The Siberian Work Camp and One Day In The Life Of Ivan Denisovich

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The Siberian Work Camp and One Day In The Life Of Ivan Denisovich

In Gulag Archipelago, Aleksandr Solzhenitsyn describes in three volumes the Russian prison system known as the gulag. That work, like Kafka's The Trial, presents a culture and society where there is no justice - in or out of court. Instead, there is a nameless, faceless, mysterious bureaucracy that imposes its will upon the people, coercing them to submit to the will of the state or face prison or death. In One Day In The Life Of Ivan Denisovich, we are presented with exactly what the titles tells us, one day in the life of Ivan Denisovich. However, Ivan Denisovich spends his days in the gulag in Siberia, freezing and starving with the other prisoners while he serves the remainder of a ten year sentence. Ivan is not a hero or extraordinary. Instead, he is an ordinary example of the type of individual who spent their days in the gulag. What emerges from these ordinary individuals is the strength and will to survive and at the end of the day, a day that millions of others spent just like Ivan, still find the courage to conclude "Almost a happy day" (Solzhenitsyn 159). This analysis will focus on the historical significance of the event covered in this work, i.e., the daily life of an ordinary prisoner in a Siberian work camp in communist Russia. A conclusion will discuss how a novel provides the reader with a different viewpoint of history than that provided by the pundit or historian.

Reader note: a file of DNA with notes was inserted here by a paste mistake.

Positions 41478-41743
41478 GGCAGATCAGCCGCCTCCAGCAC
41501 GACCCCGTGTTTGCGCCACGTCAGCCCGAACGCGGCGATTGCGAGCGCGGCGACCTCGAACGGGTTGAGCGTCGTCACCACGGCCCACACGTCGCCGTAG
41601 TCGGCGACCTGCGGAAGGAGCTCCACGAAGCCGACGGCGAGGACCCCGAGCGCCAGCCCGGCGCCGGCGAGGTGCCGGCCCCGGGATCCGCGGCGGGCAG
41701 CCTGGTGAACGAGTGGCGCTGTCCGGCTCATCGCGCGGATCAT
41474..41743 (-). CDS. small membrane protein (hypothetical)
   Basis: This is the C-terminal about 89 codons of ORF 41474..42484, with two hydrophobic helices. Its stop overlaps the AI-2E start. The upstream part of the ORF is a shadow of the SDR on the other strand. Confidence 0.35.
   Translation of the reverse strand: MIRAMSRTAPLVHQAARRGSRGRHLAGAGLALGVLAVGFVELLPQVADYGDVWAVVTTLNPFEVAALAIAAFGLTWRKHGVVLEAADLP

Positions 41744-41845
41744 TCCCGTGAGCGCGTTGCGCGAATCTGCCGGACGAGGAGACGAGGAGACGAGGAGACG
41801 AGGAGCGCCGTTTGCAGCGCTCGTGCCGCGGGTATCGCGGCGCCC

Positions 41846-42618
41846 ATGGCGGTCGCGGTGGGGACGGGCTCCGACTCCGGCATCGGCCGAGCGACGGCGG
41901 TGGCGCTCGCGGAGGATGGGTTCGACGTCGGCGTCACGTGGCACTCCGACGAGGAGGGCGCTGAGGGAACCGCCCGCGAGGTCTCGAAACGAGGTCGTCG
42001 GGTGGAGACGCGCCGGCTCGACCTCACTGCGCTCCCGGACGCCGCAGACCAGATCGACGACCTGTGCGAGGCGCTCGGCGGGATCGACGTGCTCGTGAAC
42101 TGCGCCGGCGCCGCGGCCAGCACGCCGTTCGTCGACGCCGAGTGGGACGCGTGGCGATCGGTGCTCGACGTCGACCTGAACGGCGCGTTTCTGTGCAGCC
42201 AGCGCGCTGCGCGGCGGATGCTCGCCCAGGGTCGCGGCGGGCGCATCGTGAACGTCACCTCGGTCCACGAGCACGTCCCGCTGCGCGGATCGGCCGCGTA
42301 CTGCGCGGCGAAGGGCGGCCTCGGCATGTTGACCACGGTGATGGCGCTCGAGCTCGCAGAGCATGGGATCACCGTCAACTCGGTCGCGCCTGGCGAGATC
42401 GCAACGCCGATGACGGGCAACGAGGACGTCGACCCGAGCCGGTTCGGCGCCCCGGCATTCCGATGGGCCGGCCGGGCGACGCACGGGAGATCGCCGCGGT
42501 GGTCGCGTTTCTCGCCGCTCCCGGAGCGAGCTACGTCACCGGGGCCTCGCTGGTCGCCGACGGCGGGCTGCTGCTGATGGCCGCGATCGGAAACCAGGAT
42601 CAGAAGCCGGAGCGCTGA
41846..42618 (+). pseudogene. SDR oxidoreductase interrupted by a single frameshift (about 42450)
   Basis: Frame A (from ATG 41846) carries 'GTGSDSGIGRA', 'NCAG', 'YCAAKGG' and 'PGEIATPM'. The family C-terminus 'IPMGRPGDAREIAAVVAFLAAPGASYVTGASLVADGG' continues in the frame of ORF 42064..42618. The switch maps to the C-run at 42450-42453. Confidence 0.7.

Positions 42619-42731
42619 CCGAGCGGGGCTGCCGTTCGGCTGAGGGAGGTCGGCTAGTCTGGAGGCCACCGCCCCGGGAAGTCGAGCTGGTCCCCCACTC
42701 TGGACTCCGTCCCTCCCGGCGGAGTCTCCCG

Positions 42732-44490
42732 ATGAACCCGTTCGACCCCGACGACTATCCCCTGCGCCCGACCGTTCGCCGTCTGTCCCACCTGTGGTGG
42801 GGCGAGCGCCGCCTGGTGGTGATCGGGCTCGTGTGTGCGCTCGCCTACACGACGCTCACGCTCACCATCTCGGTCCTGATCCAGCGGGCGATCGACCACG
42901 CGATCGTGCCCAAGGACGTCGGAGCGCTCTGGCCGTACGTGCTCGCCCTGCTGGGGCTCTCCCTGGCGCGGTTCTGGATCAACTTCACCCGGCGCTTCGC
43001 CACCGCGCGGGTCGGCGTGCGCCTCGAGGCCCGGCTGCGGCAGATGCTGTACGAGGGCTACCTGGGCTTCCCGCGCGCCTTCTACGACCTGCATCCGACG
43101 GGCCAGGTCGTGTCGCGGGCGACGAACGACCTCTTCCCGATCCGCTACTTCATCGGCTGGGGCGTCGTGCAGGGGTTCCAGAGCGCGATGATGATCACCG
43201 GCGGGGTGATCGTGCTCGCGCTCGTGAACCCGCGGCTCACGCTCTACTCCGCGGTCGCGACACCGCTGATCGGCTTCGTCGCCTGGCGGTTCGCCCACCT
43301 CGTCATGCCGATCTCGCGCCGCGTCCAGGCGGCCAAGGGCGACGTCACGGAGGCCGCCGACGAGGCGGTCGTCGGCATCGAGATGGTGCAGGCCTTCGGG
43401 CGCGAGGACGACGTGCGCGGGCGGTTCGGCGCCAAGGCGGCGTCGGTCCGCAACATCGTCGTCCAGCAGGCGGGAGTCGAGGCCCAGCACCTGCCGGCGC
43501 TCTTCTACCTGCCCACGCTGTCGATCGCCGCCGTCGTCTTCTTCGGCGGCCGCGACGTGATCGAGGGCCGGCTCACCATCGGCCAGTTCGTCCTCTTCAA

There could be few books written on any level (historical, psychological, social, etc.) that reveal as much significance about the historical period when the Russian gulag was in operation under a communist regime than the fiction of Aleksandr Sol...

... middle of paper ... and surviving extraordinary conditions much like the victims convicted unfairly to prison work camps across communist Russia in the twentieth century. Thus, the title of Solzhenitsyn's novella is apropos to the historical event described because while we are only witness to Ivan's day and Ivan is an ordinary inhabitant of the gulag, millions of other human beings endured and survived similar days, day in and day out. Thus when Ivan concludes at the end of the novella "Almost a happy day", we see the considerable abilities and capacities of ordinary human beings to retain hope and survive against extraordinary circumstances (Solzhenitsyn 159).


Solzhenitsyn, A. One Day In The Life Of Ivan Denisovich. (Only authorized edition). Introduction by Marvin L. Kalb. Foreward by Alexander Tvardovsky. New York: E. P. Dutton & Co., Inc., 1963.
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